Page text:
var v1 = engine.CreateIntegerVector(new[] { 1, 2, 3 });
var v2 = engine.CreateCharacterVector(new[] { "a", "b", "c" });
var df = myFunc.Invoke(new SymbolicExpression[] { v1, v2 }).AsDataFrame();

R.NET 1.5.10 includes many improvements to support function calls directly from C#, with less string manipulations and less calls to REngine.Evaluate.

// As of R.NET 1.5.10, more function call syntaxes are supported.
var expandGrid = engine.Evaluate("expand.grid").AsFunction();
var d = new Dictionary<string, SymbolicExpression>();
d["x"] = v1;
d["y"] = v2;
df = expandGrid.Invoke(d).AsDataFrame();

Data frame manipulations

Continuing with the results of our use of expand.grid, the following code illustrate that while R.NET tries to mimic the behavior of R with respect to data frames. Data frames are a central part of R data structures, so it is worth expanding with a few examples

engine.SetSymbol("cases", df);
// As of R.NET 1.5.10, factor to character expressions work consistently with R
var letterCases = engine.Evaluate("cases[,'y']").AsCharacter().ToArray();
// "a","a","a","b","b","b", etc. Same as as.character(cases[,'y']) in R
// Note that this used to return  "1", "1", "1", "2", "2", etc. with R.NET 1.5.5

There are other ways to extract columns from the data frame, without passing strings of R expressions:
// Equivalent:
letterCases = df[1].AsCharacter().ToArray();
letterCases = df["y"].AsCharacter().ToArray();

The behavior for what is returned by 2-dimensional indexing usually mirrors what is observed directly in R. One exception is when row names are missing; the R behavior is debatable, so R.NET prefers to be strict.
// Accessing items by two dimensional indexing
string s = (string)df[1, 1]; // "a"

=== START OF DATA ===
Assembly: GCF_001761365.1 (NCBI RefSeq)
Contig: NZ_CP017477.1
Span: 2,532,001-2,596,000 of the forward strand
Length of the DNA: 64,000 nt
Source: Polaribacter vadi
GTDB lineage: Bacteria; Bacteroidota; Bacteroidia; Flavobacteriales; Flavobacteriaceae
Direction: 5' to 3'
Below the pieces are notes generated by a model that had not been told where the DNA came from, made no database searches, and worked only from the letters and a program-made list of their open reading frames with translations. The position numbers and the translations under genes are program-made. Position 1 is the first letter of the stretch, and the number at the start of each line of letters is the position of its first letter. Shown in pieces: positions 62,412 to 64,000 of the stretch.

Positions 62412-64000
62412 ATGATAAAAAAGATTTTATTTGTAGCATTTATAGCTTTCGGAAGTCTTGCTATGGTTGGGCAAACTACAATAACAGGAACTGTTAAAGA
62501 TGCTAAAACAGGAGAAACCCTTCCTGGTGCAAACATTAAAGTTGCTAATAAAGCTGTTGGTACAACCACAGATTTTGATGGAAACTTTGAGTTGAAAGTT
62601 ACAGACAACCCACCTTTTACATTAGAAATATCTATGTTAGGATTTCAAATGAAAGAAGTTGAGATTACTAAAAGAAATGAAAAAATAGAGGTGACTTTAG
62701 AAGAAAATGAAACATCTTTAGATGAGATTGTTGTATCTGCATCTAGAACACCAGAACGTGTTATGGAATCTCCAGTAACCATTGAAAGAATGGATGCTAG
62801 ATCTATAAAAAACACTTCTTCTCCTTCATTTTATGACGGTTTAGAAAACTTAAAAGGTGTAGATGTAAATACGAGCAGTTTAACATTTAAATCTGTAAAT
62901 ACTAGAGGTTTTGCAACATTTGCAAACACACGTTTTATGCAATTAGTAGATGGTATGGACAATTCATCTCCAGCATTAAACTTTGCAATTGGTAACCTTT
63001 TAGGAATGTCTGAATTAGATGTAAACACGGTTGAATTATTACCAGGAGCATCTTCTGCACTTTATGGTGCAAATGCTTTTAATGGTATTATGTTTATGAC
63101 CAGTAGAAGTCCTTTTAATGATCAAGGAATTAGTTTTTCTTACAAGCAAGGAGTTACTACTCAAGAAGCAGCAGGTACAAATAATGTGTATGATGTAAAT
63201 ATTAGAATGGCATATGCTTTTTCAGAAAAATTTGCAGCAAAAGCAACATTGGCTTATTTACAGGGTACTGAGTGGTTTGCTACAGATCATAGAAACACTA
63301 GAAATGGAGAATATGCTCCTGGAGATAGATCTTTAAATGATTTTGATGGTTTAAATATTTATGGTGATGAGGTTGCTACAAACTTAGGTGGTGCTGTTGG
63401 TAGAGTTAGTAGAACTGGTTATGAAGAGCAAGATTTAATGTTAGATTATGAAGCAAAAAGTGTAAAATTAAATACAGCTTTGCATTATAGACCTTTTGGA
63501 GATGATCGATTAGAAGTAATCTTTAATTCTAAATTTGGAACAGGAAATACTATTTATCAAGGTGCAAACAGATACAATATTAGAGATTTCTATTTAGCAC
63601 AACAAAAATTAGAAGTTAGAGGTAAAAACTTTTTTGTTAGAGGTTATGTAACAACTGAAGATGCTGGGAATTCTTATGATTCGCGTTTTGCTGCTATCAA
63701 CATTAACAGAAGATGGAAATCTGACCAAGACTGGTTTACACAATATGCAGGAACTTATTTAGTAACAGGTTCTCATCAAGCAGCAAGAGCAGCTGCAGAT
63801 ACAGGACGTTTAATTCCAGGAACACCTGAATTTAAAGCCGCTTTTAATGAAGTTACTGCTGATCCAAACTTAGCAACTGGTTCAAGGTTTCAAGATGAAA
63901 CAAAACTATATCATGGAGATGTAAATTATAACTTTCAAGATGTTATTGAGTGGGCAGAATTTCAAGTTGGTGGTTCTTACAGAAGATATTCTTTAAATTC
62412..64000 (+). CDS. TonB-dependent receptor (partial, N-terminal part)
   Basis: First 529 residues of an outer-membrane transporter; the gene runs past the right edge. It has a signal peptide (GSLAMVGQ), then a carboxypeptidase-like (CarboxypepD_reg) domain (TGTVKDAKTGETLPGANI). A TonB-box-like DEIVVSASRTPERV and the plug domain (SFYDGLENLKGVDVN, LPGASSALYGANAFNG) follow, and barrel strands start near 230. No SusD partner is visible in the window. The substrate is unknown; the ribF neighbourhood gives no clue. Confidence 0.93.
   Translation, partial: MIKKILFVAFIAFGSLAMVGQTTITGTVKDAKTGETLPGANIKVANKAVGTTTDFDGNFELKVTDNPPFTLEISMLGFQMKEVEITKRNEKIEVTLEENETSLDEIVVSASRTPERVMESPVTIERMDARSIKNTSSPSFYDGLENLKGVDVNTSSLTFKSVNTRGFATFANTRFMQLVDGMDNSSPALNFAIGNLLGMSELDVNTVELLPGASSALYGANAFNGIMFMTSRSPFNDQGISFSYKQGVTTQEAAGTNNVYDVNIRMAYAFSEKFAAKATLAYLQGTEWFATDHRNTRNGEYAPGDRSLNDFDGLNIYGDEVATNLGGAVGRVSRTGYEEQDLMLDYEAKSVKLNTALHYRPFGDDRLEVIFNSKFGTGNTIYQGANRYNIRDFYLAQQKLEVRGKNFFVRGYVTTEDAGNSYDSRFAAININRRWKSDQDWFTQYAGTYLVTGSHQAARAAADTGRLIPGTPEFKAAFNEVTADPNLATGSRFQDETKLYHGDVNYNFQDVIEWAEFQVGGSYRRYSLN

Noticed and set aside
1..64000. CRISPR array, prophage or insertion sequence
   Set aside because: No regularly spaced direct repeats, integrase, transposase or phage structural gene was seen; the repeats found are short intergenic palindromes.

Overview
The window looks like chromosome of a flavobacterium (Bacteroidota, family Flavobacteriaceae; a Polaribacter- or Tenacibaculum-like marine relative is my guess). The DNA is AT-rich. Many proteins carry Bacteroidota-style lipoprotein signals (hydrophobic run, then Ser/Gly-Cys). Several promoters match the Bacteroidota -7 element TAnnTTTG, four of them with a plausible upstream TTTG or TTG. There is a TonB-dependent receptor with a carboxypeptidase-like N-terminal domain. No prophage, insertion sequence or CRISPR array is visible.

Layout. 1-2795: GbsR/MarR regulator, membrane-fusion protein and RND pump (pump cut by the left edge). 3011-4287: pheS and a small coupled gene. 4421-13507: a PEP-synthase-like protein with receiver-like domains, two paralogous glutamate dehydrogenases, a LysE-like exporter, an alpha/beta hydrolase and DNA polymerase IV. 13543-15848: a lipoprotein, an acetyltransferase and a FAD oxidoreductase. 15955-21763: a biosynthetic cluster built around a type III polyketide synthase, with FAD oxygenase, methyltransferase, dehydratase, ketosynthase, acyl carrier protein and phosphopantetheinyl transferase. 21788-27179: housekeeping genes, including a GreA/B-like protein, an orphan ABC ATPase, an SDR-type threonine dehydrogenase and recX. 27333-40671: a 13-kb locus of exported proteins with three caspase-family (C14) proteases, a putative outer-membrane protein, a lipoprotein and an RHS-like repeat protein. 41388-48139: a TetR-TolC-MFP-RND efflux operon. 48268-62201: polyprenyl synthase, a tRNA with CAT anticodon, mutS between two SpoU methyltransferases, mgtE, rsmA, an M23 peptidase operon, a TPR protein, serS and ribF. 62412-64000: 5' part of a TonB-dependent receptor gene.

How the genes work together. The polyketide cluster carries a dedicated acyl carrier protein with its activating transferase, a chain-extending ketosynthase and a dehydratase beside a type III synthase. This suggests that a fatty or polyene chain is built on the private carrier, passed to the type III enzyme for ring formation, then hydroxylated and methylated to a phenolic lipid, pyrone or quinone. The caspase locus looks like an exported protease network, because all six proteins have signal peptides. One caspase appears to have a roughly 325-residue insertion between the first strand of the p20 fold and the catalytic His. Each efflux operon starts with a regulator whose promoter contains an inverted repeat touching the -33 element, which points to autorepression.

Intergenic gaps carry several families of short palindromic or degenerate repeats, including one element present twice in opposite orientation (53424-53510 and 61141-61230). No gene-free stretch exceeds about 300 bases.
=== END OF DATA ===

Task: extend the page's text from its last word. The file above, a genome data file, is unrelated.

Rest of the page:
s = (string)df[3, 1]; // "a"
s = (string)df[3, "y"]; // "b"
// s = (string)df["4", "y"]; // fails because there are no row names
df[3, "y"] = "a";
s = (string)df[3, "y"]; // "a"
df[3, "y"] = "d";
s = (string)df[3, "y"]; // null, because we have an <NA> string in R

Calling R scripts

To reuse whole scripts, the simplest method is to use the 'source' function in R

Missing values

Placeholder, showing what happens bidirectionally with NA values for the various vector types. See the Data Types section later in this page.

Further examples

Looking at the unit tests under the project RDotNet.Tests will provide further information on R.NET uses and programming idioms.
Illustrate the speed of data transfer

Runtime performance

Placeholder, showing best practices to maximise runtime speed

Other examples to document yet

  • Handling date and time

Data Types

All expressions in R are represented as SymbolicExpression objects in R.NET. For data access, the following special classes are defined. Note that there is no direct equivalent in .NET for 'NA' values in R. Special values are used for some types but pay attention to the behaviour, so as not to risk incorrect calculations.

Table. Classes in R.NET bridges between R and .NET Framework.
R R.NET .NET Framework Note
character vector RDotNet.CharacterVector System.String[]